about the author

Kevin Adler’s fiction has appeared in The Chattahoochee Review, Confrontation, Badlands, and others.


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The Sun’s Warmth Divine

Kevin Adler



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He carried letters, walked the same route for years. In dreams he walked this route.

Same period last year. That’s when it happened.

A Johnny Foreigner or Jane Doe squatted in a clapboard house. Forty-two Lakewood. The ramshacklest house on the route. We’re talking boarded windows, mossed-over siding, maple sapling sprouting from the gutter this one red leaf. First comes the mail. Parcels, postcards, magazine subscriptions, all addressed to the anonymous resident at 42 Lakewood. That caught management’s attention. “Get us a name and a signature.” That’s what they told him. No signature: No identity. No identity: No existence. No existence: No route.

No route: No you.

There were things management didn’t know. Things the carrier didn’t convey. For example, no deliveries were received. Not technically. Whoever was squatting at 42 Lakewood had heaped those parcels and postcards outside, by the woodpile, and let them sit through rain, sleet, and snow.

Things changed after the carrier pulled a curious parcel from the morning bin. The package depicted a pair of Coke bottle glasses. “This is it,” management said. “Confirm delivery.” They slapped it with a bar code and sent him out.

At the stoop of the ramshackle house, the carrier knocked and waited. He scanned the box-brown yard and the heap of discarded parcels which breathed thin blue steam. When no one answered, he left the parcel against the door. He backed down the drive toward the inlet that was dug way back. Who remembers why. A crew team came through carving a sharp V-wake toward the lake’s mouth. In front, the captain bellowed lines through a bullhorn which the rowers repeated:

“Rather would I [lift, stroke], in the Sun’s Warmth Divine [lift, stroke].”

The carrier sometimes read mystery stories during break and today’s concerned the Mary Celeste. A passing merchant ship found her drifting crewless on the Sea of Gibraltar. When they stopped to inspect, they found nothing in the way of storm damage, pirating, mutiny. In the cabin, the captain’s table was set, pipe and tobacco pouch at hand. The Mary Celeste. The carrier liked the name. He said out loud. “Celeste.” Across the inlet a woman inserted one hand into a makeshift pram and cupped the other to her ear. That was the last they heard of him.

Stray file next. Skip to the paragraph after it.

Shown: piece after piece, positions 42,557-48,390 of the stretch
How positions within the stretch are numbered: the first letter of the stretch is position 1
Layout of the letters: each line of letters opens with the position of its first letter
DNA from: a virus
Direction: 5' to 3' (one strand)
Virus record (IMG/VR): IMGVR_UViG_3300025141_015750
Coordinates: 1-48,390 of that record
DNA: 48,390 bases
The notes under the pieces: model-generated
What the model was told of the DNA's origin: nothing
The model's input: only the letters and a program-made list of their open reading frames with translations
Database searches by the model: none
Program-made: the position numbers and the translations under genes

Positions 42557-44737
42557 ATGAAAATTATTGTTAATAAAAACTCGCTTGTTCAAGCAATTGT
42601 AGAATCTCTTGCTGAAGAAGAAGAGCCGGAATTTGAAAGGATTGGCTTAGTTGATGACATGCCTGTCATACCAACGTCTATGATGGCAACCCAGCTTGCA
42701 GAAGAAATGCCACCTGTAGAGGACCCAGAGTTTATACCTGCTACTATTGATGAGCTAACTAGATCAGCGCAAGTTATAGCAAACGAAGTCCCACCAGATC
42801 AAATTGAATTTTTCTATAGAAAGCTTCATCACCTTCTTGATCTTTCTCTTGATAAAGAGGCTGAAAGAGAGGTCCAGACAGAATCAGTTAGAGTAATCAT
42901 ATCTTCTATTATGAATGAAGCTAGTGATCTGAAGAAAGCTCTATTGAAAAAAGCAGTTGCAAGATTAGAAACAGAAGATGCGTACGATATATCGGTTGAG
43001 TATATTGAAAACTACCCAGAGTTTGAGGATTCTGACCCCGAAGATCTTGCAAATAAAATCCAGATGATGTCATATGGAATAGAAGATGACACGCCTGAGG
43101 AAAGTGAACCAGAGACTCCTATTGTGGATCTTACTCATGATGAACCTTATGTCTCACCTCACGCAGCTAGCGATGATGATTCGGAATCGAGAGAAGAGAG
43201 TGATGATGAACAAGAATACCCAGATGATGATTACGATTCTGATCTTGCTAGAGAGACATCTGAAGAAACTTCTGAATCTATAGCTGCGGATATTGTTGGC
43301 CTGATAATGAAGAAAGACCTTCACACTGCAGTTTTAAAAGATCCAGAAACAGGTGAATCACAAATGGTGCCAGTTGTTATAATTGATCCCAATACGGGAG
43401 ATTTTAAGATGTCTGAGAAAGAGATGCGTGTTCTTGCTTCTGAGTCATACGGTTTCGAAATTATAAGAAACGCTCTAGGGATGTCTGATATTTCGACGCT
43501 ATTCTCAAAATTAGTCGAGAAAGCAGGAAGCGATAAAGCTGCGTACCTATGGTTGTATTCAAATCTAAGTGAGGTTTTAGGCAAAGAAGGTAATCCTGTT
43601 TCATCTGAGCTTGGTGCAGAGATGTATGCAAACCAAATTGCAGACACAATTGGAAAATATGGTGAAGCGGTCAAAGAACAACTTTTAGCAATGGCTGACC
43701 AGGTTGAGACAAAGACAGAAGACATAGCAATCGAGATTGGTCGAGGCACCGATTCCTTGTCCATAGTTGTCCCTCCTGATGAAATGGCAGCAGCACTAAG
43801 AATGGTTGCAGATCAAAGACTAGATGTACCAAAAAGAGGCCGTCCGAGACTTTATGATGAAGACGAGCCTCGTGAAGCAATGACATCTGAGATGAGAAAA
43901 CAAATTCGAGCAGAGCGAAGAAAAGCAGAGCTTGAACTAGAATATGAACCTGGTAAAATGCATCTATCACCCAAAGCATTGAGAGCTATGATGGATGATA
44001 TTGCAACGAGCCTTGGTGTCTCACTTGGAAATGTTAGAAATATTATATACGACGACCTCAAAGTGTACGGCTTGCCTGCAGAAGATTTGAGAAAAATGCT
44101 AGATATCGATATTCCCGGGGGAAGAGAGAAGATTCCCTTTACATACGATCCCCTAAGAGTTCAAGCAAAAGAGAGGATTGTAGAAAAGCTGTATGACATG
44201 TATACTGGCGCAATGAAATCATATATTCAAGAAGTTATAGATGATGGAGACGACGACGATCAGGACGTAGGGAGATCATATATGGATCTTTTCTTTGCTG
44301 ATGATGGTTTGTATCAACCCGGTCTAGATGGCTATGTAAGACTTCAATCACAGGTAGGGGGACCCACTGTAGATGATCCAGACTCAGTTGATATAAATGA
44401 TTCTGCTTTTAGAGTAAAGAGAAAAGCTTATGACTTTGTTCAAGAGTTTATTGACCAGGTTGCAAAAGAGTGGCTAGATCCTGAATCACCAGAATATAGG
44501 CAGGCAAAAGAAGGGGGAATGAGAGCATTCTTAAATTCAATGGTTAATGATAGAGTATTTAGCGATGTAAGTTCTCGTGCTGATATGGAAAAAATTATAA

There’s a record of him, though, clocking in at the end of his route, at a home for the terminally old where residents line up along a wall of lock boxes. The carrier enters a hallway behind the wall and plugs letters into the open-faced boxes. Tumblers fall into mail key divots and atrophied hands probe for the letters of once-familiar names. But there’s a reversal. Today a hand delivers something to the carrier—a photograph of a young woman with long hair, tied in the back. In bold, it reads: Celeste—42 Lakewood.

He doesn’t dally. In short time he’s standing again at that ramshackle house. The pile of rejected parcels whirl in an ovation of flames. Autumn leaves swell in the updraft. The front door opens a crack and the carrier enters.

This is where his story ends.

Inside, the table is set for two: utensils, napkins, tobacco. He takes the place designated by a pair of Coke-bottle glasses, fastens the wire around his ear. In comes a slender woman from the kitchen, long hair bunched in the back. She sets down a silver-plated roast, garnished with citrus wheels. They alternate carving and serving, then move to the bedroom and conduct long, silent love, blind to each other’s names. He vows he’ll neither ask it nor, when they hear a knock at the door, answer.





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